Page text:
Substituting $$x-\dfrac 1 x=3+2\sqrt{2}$$, it works.

• Wow, that’s amazing. Any tips on how to factor $a + b\sqrt{c}$, like you did here? Commented Oct 19, 2022 at 7:35
• How would you know that you need to check integers for the rational an irrational part? Commented Oct 19, 2022 at 18:34

Note that

$$(x - \frac{1}{x})^3 = x^3 - 3x + \frac{3}{x} - \frac{1}{x^3}$$ $$(x - \frac{1}{x})^3 = x^3 - \frac{1}{x^3} - 3(x - \frac{1}{x})$$ $$x^3 - \frac{1}{x^3} = (x - \frac{1}{x})^3 + 3(x - \frac{1}{x})$$

So if you let $$t = x - \frac{1}{x}$$ (the value that you're ultimately planning to solve for), then your equation becomes:

$$t^3 + 3t = 108 + 76\sqrt{2}$$

This is a “depressed” cubic equation that you could solve with Cardano's Formula, but that gives you some ugly nested radicals. So instead, I'm going another route, by finding an equivalent polynomial equation with integer coefficients.

$$(t^3 + 3t - 108)^2 = (76\sqrt{2})^2$$ $$t^6 + 3t^4 - 108t^3 + 3t^4 + 9t^2 - 324t - 108t^3 - 324t + 11664 = 11552$$ $$t^6 + 6t^4 - 216t^3 + 9t^2 - 648t + 112 = 0$$

There's no general formula for a sixth-degree polynomial. And the Rational Root Theorem fails to provide us with any linear factors. But it turns out that a quadratic factor exists.

$$(t^2 - 6 t + 1) (t^4 + 6 t^3 + 41 t^2 + 24 t + 112) = 0$$

Solving the quadratic gives $$t = 3 \pm 2\sqrt{2}$$. Solving the remaining quartic gives 4 complex solutions:

$$t = -\frac{3}{2} + \sqrt{2} \pm \frac{3}{2} i \sqrt{7 - 4 \sqrt{2}}$$ $$t = -\frac{3}{2} - \sqrt{2} \pm \frac{3}{2} i \sqrt{7 + 4 \sqrt{2}}$$

But of these 6 roots, it turns out that only one of them is a valid solution to the original equation.

$$t = \boxed{3 + 2\sqrt{2}}$$

• nice! Although it's far from obvious to spot the quadratic factor. Commented Nov 23, 2022 at 14:10

Here is a suggestion to get an answer systematically - though not fully analytic.

Others have already noted that we need to solve for the desired $$u = x- \frac{1}{x}$$ in $$f(u) = u^3+3u- 108- 76\sqrt{2} = 0$$ Now observe that any expression of the form $$y = a + b \sqrt{2}$$, when taken to an integer power, reproduces this form, i.e. $$y^n = a_n + b_n \sqrt{2}$$. Since the constant part in $$f(u)$$ is also of this form, we can write $$u = a + b \sqrt{2}$$, which gives $$f(u) = a^3 + 6 a b^2 + 3 a -108 + \sqrt{2} (3 a^2 b +2 b^3 + 3 b - 76) = 0$$ This enables us to solve for the rational and the irrational parts separately, i.e. $$a^3 + 6 a b^2 + 3 a -108 = 0\\ 3 a^2 b +2 b^3 + 3 b - 76 = 0$$ where $$a$$ and $$b$$ are rational numbers. Note that it is not clear beforehand whether $$a$$ and $$b$$ are integers, as other answers have tested some integer combinations.

Now this is again two coupled third-degree equations so one might ask what has been won (maybe one of you has a nice idea how to solve this analytically).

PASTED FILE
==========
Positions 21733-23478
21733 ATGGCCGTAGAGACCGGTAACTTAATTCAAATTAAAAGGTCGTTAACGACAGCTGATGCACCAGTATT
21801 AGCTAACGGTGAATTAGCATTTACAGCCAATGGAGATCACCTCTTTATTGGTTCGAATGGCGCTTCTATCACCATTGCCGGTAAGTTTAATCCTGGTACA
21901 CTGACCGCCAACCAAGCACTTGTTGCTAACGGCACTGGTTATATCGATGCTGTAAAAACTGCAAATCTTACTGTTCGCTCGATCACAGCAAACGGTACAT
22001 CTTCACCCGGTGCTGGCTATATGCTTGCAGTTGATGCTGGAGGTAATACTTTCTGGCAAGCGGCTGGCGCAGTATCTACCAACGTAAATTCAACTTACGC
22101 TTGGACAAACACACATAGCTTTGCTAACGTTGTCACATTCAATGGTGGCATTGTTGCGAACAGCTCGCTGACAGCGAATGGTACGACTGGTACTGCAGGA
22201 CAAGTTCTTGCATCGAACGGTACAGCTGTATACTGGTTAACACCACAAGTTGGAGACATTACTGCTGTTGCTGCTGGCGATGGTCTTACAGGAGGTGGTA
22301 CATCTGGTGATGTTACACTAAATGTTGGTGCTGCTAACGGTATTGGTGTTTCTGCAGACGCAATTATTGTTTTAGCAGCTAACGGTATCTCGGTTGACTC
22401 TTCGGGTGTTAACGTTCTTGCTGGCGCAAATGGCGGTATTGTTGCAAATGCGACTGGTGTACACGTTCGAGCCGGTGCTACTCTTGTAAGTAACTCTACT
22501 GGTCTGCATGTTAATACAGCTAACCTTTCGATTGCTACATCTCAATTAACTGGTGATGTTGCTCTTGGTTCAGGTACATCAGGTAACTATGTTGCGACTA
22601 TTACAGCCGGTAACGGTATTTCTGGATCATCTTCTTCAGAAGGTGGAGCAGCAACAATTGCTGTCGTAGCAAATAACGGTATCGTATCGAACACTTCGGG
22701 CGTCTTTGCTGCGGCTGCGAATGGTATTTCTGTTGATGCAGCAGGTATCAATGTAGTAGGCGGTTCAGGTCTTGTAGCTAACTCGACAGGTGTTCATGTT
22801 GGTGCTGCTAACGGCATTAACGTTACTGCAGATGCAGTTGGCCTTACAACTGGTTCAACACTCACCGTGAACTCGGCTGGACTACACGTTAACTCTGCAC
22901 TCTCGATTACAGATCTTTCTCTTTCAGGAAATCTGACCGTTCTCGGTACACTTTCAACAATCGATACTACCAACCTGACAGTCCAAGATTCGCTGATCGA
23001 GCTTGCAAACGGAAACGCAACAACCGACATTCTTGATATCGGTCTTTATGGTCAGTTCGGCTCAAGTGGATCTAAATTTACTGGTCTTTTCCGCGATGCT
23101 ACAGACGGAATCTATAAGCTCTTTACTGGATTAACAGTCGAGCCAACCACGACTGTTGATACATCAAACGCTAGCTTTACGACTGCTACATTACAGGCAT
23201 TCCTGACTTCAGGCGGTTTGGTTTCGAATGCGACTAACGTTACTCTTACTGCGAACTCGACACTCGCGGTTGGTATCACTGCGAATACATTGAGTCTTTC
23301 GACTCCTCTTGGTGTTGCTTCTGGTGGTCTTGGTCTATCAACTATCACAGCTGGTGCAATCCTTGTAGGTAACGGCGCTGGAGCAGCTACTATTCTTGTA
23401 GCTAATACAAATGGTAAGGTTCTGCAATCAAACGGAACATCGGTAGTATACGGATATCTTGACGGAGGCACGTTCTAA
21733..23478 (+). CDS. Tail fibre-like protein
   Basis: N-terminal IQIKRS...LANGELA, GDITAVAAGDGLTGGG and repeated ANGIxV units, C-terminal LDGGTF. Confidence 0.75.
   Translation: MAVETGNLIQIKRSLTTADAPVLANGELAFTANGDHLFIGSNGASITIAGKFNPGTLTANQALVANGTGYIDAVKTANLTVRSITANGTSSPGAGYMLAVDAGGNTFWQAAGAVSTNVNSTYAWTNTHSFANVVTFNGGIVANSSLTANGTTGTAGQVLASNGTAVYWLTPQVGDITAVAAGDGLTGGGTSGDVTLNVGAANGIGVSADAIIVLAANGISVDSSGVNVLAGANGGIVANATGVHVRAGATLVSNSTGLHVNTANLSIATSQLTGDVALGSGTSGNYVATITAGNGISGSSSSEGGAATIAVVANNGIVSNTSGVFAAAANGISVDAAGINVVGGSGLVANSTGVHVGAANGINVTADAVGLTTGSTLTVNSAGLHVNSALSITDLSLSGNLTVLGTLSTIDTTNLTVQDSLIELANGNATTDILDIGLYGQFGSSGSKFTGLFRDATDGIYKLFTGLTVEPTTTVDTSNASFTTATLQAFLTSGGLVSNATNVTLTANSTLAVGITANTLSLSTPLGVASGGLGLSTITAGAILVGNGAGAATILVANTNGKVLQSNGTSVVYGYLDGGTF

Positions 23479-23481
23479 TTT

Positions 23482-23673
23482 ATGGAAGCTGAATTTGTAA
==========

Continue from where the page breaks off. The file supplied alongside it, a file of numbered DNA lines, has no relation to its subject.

I introduce now a way to manipulate these equations to come up with an iterative procedure with works without any knowledge or presupposition of the nature of $$a$$ and $$b$$. Also, it does not need any roots (of quadratic or cubic equations) which have been used earlier but which can become cumbersome.

Writing equivalently $$a^2 + 6 b^2 + 3 -\frac{108}{a} = 0\\ 3 a^2 +2 b^2 + 3 - \frac{76}{b} = 0$$ allows to isolate the terms with $$a^2$$ and $$b^2$$ by weighted adding, which gives

$$4 a^2 + 54/a + 3 = 114/b \\ 8 b^2 + 38/b + 3 = 162/a$$ Now let $$A = 1/a$$ and $$B = 1/b$$ to end with $$B = \frac{9 A}{19} + \frac{1}{38} + \frac{2}{57 A^2} \\ A = \frac{19 B}{81} + \frac{1}{54} + \frac{4}{81 B^2}$$ One can make this an iterative pair of equations; start with some $$A$$, obtain directly $$B$$ from the first equation, plug into the second and obtain a new $$A$$, repeat ...

Both equations are of the same functional form. Since there must be a solution, the first one should fall faster with $$A$$ then the second one with $$B$$, so this iteration should converge. Here are some values which are obtained when starting with $$A=1$$:

$$A=1 , B = 0.535, A = 0.3165, B = 0.526, A = 0.320, B = 0.520, A = 0.323, \cdots$$

Convergence is not very fast, but letting this go for a while leads to values which are approximating $$A=\frac13 , B = \frac12$$ and indeed one can check that this solves the equations.

So the result is $$u = 3 + 2 \sqrt{2}$$, q.e.d. $$\qquad \Box$$

• Hey, at the beginning of your answer, you mention that you need to solve for $u=x+\frac{1}{x}$, but that cubic equation only works if u is the conjugate of what you’ve assumed it to be. Commented Oct 20, 2022 at 7:36
• @avighnac Sorry, writing error -> corrected. Thank you for mentioning! Commented Oct 20, 2022 at 10:13

$$u^3+3u=108+76\sqrt{2}$$

A few posts here assumed $$u = a + b\sqrt{2}$$, then search for rational $$(a, b)$$

Let "slope", $$\displaystyle \;m_1 = b/a$$

$$\displaystyle u^2 = (a^2+2b^2) \;+\; (2ab)\,\sqrt{2}\qquad\; →m_2 = \frac{2\,m_1}{1+2\,m_1^2}$$

Note that $$m_2$$ has same sign as $$\displaystyle m_1 \quad →m_∞ = \frac{sgn(m1)}{\sqrt{2}}$$

Slope of RHS = $$\displaystyle \frac{76}{108} ≈ 0.7037 \;<\; \frac{1}{\sqrt{2}} ≈ 0.7071$$

$$u^3 ≈ RHS,\;m_1$$ likely convergent of RHS slope.

C:\>spigot -C 76/108
0/1
1/1
2/3
5/7
7/10
19/27


Convergent 2/3 work! Upon checking, $$(b,a) = (2,3)$$, not just the ratio.

$$u^3 + 3u = (99+70\sqrt{2}) + 3×(3+2\sqrt{2}) = 108+76\sqrt{2}$$

• (108+76√2)^(1/3) ≈ 6.00, which is already close to (3+2√2) ≈ 5.83. Commented Jan 16, 2023 at 14:06
• cbrt(x+y√D) = a+b√D, see math.stackexchange.com/a/4621416 Commented Jan 19, 2023 at 4:23